So that is demonstrably true for every living thing we can observe today. But what about the past? Well, if this theory of DNA and familial relationship is true, then we can predict that, for instance, my DNA is more similar to the DNA of present-day people in the countries where my ancestors came from than from other countries, even though we have no historical/genealogical evidence of relationship. And this bears out-- a commercial DNA ancestry test shows I share genes with the general populations of the countries my recent ancestors are documented to have immigrated from.

This idea that familial relationship are biological relationship should seem at once obvious but also surprisingly insightful. If I am related to my human cousins because of the mechanism of DNA inheritance and the sharing of a common ancestor (our common grandparents), then it also stands to reason that chimpanzees are literally our familial cousins, very distant, from a common ancestor a long long time ago. Biological relatedness is in fact the same thing as familial relatedness.

If you don't buy that, then you have to explain why it's true that all observable organisms today share familial relatedness through DNA, but for some reason, this isn't true going back into the far past. What changed in the past? When did this start happening?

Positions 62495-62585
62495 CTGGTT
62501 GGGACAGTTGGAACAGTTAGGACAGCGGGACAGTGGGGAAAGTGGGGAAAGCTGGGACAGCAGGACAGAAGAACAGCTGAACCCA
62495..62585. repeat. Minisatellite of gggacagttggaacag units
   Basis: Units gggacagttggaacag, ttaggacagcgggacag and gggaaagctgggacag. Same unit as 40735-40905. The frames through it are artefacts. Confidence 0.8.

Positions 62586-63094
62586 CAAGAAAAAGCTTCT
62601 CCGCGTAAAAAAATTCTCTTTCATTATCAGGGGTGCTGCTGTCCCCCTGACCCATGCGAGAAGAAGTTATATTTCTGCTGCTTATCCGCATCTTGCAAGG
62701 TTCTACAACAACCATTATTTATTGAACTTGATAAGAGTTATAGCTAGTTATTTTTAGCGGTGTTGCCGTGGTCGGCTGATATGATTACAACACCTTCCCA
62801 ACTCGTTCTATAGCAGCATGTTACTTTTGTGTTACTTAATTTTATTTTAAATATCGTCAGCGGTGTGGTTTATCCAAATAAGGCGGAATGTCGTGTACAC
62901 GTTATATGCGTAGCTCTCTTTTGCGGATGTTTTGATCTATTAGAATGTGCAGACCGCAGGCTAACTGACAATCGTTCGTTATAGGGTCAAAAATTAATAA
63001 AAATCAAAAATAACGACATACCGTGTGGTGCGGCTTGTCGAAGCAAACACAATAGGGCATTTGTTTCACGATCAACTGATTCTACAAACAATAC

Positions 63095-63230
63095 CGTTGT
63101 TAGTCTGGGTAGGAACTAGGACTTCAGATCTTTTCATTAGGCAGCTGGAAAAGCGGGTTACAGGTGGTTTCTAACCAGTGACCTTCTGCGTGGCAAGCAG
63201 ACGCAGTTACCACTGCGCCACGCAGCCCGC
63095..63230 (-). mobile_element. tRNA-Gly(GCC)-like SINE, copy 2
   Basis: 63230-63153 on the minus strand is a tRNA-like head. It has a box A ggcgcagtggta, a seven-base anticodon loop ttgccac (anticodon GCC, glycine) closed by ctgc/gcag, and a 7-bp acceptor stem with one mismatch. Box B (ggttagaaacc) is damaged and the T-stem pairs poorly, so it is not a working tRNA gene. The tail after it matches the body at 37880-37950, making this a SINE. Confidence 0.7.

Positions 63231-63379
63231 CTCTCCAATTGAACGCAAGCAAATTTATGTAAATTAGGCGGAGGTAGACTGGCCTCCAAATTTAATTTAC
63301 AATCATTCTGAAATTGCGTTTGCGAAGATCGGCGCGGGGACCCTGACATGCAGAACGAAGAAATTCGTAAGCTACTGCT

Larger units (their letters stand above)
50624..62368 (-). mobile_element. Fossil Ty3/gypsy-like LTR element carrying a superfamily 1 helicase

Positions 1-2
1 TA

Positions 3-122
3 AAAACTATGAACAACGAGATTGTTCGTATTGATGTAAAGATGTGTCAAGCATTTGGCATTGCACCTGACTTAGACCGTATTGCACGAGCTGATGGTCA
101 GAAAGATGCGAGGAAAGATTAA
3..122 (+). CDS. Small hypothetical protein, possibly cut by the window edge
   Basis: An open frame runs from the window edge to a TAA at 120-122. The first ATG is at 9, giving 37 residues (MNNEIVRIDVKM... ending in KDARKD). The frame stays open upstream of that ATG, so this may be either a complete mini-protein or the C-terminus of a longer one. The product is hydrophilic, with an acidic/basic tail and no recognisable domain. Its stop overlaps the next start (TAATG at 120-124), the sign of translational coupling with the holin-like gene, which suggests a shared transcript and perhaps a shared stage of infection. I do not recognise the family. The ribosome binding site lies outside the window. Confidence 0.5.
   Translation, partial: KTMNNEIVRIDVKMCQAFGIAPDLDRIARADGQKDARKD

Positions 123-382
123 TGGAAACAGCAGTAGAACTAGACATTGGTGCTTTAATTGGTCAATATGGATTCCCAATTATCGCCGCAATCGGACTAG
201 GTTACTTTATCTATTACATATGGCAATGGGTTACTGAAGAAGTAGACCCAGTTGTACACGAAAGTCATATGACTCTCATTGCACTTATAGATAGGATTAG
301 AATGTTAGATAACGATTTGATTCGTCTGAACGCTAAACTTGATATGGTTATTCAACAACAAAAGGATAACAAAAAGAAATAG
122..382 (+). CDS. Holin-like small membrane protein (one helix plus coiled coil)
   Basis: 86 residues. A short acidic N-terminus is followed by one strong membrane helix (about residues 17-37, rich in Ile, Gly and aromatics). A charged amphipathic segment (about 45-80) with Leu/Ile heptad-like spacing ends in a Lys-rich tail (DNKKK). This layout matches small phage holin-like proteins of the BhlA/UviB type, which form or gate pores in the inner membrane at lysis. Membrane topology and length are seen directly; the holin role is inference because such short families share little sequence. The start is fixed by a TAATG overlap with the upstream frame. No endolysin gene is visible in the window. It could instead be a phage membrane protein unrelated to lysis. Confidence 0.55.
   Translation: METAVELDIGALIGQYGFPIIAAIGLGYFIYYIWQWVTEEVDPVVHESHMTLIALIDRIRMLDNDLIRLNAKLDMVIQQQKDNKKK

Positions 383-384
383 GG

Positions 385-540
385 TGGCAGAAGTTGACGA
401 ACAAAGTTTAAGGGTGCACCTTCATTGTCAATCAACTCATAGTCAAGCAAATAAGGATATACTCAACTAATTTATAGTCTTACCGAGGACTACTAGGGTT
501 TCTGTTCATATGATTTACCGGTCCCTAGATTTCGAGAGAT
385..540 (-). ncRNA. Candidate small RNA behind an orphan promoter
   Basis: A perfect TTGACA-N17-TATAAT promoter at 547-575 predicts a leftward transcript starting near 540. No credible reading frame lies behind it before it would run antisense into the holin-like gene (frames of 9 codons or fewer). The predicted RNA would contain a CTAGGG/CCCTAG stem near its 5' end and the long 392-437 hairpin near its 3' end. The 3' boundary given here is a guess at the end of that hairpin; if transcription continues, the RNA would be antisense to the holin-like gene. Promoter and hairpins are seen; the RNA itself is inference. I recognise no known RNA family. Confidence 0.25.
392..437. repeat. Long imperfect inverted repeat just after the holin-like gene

The only reason we get tripped up in this line of reasoning is because chimpanzees look very different from humans, and we cannot mate. In the past, people thought this was because different species were fundamentally different types of beings. But biological insights, specifically the understanding of DNA, shows that we are all fundamentally the same type of creature, with reproductive incompatibilities developing over time. The tree of life is literally a family tree.

Also, from biochemical understanding, we know generally how long mutations take to arise. Combined with fossil evidence, we can create a pretty good model of how far back divergences arose.

  • $\begingroup$ "Also, from biochemical understanding, we know generally how long mutations take to arise. Combined with fossil evidence, we can create a pretty good model of how far back divergences arose." I am not sure about how good those models are, given the opaque nature of mutation rates ... ;) Good answer, though! $\endgroup$ Commented Aug 9, 2016 at 14:09

There are some good answers here already but they mostly focus on whether similarities in the DNA sequence of organisms imply common ancestry. This misses something much more fundamental that is very strong evidence for this particular question: we all use essentially the same configuration of machinery to store genetic information and turn it into proteins.

  • All organisms on Earth use nucleic acids with a ribose/deoxyribose backbone and not other chemistries like XNA, PNA or other alternatives.

"There is nothing Goldilocks about DNA and RNA," Holliger told Science. "There is no overwhelming functional imperative for genetic systems or biology to be based on these two nucleic acids."